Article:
EGU General Assembly 2021
© Author(s) 2022. This work is distributed under
the Creative Commons Attribution 4.0 License.

Trends in tidal range around the U.S. and potential implications for flooding occurrence

Francesco De Leo and Stefan A. Talke
Francesco De Leo and Stefan A. Talke
  • California Polytechnic State University, Civil and Environmental Engineering, United States of America (

Many locations in the U.S. have experienced large trends in their tidal range since the 19th century, often in response to altered coastal and estuarine morphology.  Such tidal changes may enhance the vulnerability of an area towards flooding. In this contribution, >1000 estimates of tidal range from around the contiguous United States are digitized from the published tide tables of 1899 and compared to the tide table of 2020. Our approach enables much greater spatial coverage than previous studies. Tidal range has more than doubled in many regions due to anthropogenic development, including Miami, the Saint Johns River, and the Connecticut River. Important changes are noted in other tidal rivers, including the Sacramento, Savannah, and James Rivers. On average, gauges located inland experienced the largest changes in tidal range, followed by estuary stations; coastal stations showed the least variability. Amplified tidal range increases the prevalence of minor (nuisance) flooding.  As shown by case studies of San Francisco, Wilmington (North Carolina) and Miami (Florida), the prevalence of minor (nuisance) flooding events has greatly increased due to tidal evolution. In locations without historical time-series, we infer the changed flooding using a statistical model that estimates changes to tidal constituents based on the observed change in tidal range and known constituent ratios.  Results show that tidal change may be a previously underappreciated factor in the increasing prevalence of nuisance flooding in cities like Miami and Jacksonville, Florida, where long time series of data back to the 19th century are not available.  Understanding the reasons for tidal change may provide planners and engineers with new tools to adapt to climate change effects like sea-level rise.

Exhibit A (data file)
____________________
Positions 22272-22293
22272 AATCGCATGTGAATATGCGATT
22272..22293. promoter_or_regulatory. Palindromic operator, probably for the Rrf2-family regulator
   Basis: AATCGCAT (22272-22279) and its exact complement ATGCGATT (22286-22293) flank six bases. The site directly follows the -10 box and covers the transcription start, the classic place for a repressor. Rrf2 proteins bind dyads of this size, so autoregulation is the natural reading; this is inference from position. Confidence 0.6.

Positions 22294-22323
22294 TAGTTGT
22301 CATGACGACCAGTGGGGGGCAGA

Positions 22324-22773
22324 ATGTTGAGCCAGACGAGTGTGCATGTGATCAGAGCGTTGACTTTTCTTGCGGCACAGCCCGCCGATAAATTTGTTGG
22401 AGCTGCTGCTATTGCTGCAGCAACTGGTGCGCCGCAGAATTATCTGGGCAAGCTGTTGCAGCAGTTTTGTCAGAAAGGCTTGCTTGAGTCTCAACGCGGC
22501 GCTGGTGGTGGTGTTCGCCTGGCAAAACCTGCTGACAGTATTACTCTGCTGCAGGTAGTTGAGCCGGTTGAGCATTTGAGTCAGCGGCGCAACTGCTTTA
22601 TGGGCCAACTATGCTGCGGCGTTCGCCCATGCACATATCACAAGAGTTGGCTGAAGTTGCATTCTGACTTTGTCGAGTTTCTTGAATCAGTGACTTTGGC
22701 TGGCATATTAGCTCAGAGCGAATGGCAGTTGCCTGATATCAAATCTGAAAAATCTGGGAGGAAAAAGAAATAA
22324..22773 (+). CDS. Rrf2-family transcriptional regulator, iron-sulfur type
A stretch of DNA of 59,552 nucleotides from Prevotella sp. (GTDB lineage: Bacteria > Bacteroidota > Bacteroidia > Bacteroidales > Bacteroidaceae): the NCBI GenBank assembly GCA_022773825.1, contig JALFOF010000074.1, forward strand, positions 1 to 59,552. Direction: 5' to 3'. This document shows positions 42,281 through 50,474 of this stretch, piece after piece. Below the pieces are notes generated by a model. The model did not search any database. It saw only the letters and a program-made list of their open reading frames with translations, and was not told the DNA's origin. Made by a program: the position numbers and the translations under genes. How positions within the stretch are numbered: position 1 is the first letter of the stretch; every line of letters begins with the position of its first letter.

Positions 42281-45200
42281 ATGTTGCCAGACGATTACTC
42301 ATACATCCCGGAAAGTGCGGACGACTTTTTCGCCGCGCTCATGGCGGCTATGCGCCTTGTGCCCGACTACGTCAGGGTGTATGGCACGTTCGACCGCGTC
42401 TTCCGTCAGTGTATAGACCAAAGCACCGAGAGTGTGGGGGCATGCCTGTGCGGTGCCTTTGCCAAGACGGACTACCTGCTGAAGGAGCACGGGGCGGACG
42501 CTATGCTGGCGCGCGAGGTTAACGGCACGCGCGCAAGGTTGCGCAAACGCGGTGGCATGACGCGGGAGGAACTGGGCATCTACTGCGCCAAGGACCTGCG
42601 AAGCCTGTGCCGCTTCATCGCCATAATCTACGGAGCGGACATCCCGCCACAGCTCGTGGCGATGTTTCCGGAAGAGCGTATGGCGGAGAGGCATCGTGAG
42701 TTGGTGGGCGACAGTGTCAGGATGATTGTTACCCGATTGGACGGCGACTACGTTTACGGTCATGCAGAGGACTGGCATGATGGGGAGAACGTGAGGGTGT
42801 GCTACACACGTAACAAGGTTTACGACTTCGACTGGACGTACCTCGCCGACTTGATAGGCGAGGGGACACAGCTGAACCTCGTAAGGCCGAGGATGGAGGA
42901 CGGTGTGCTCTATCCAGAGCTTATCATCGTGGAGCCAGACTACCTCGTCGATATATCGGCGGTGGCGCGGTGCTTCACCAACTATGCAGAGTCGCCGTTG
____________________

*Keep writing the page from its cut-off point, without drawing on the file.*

How to cite: De Leo, F. and Talke, S. A.: Trends in tidal range around the U.S. and potential implications for flooding occurrence, EGU General Assembly 2021, online, 19–30 Apr 2021, EGU21-13975,, 2021.


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